MARCH 2014    
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Covering the World
The Cutting Edge
On the Road
Dan's Six Pack
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Booth # 1577




Open Invitation - IPC APEX EXPO 2014


See you in Vegas!


This is one of our favorite times of the year at Taiyo America because it's the one time when we get to meet up with our distributors, our sales agents, our partners and most importantly with you our customers. It's also a wonderful time to check out the new products and services exhibited at the IPC APEX EXPO. One of my personal pleasures is walking around checking out the new equipment because l love innovation of any kind particularly when it applies to our industry and because I like to see the synergy that equipment might have with our products at Taiyo America.

This year I am looking forward to seeing the new solder mask sprayer that is being introduced by ITC Intercircuit. I not only want to see the sprayer for myself but I am anxious to see what the PCB fabricators think of it as well.

Speaking of new and innovative equipment and the synergy between that equipment and our products, Taiyo America has been working with Maskless Lithography on developing a process for both PSR-4000 LDI and PSR-4000 PRiSM to work with their exposure equipment. We've also been doing some work on the Ledia Direct Imaging System as well, with PSR-4000 PRiSM.

I would invite all of you to stop by our booth (#1577) and check out some of our new products and product improvements. This year we are excited to be introducing a brand new low cost solder mask called PSR-4000 ECLiPSE as well as a new spray solder mask called PSR-4000 GRAFFiTi (now you know why I want to check out ITC's new solder mask sprayer!). Not to mention that it's a great time for you to just stop by to say "hi" and catch up on what we've been doing since we saw you last year.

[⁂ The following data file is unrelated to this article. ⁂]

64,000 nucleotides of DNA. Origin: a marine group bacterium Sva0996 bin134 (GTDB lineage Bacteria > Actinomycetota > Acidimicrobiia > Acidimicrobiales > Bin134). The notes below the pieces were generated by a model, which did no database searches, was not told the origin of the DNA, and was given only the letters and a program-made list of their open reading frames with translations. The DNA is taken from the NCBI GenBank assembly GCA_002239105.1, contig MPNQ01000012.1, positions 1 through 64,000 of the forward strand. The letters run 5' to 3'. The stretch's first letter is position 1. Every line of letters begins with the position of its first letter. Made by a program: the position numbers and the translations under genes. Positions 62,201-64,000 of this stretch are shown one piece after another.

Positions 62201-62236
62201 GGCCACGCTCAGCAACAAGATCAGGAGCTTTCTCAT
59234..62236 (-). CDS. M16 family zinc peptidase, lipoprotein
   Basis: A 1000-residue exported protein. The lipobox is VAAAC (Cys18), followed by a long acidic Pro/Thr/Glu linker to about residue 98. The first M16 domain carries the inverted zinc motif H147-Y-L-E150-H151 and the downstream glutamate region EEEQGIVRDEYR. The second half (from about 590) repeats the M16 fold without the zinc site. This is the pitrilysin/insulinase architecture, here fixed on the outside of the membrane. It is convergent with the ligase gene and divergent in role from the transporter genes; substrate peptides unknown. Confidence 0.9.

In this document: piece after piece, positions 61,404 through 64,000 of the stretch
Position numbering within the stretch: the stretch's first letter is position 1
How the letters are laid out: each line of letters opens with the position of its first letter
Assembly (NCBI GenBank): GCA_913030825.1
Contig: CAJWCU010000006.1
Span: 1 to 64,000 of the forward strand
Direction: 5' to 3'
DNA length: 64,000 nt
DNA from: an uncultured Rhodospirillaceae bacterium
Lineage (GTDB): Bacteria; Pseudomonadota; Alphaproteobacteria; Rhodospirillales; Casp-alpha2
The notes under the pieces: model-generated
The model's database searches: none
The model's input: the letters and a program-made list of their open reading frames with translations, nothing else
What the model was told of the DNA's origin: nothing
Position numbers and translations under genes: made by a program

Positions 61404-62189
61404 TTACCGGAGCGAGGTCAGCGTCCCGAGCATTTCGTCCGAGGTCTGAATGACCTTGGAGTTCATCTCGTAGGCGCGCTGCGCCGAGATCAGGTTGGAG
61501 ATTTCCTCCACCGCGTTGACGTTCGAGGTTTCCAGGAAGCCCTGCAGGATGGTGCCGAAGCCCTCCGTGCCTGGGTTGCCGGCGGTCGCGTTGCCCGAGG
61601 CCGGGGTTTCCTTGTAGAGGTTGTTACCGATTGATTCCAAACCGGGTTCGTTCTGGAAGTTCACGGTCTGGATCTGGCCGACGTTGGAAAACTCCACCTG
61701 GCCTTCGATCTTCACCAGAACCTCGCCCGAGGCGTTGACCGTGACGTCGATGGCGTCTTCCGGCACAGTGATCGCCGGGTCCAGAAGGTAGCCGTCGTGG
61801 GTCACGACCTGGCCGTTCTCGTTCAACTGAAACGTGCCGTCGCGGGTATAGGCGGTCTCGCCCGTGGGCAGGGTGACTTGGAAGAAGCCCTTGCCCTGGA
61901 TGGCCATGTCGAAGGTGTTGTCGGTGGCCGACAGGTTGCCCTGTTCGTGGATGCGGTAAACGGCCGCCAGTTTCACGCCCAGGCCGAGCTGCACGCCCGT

Oh and one more thing, we have some great new UV color changing lanyards this year, perfectly designed to handle that cumbersome show badge, so make sure we're your first stop. They're free for the first 250 people that stop by so make sure you come early, they'll be going like hotcakes!


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The Cutting Edge...of Specialty Materials



During this installment of The Cutting Edge, I will talk about specialty materials.  Specifically, piezoelectric, pyroelectric, and ferroelectric materials will be addressed.  The properties of these materials have been studied and applied to technology for a little over a century now, but materials that exhibit pyroelectric properties were first recognized by Greek scholars in 400 B.C.  The Curie brothers during their original study of pyroelectric materials then discovered the piezoelectric effect and went on to characterize those materials, as well.  Today these materials are used in devices such as heat and pressure sensors, energy harvesting devices, printed memory, gas grill lighters, and sonar arrays just to name a few.


Piezoelectric materials exhibit a special response property when the materials are compressed.  When pressure is applied, these materials give off an electrical charge.  Conversely, when an electrical charge is applied, the materials expand.  This property was first utilized in sonar devices during WWI and expanded to consumer devices after WWII.


Pyroelectric materials give off a temporary charge when exposed to temperature change.  They have found use mostly in temperature sensors, but studies have expanded to attempt to utilize this property in energy harvesting devices.  One such device puts these materials in solar cells to harvest energy from the Infrared spectrum thereby expanding the efficiency of a solar panel array.


Ferroelectric materials are a very specialized type of material that displays unique properties.  They will flip polarization when an electrical field is applied and reverse their polarization when that field is reversed.  This property is being applied to make binary memory materials for printed electronics applications.


If you would like to find out more about these materials, please feel free to attend my presentation at the IPC APEX EXPO show on Wednesday, March 26th at 1pm. There will be a Printed Electronics series of talks on the 25th and 26th about this and other topics during the conference, so please check the schedule for topics that may be of interest.



Josh Goldberg

Marketing Specialist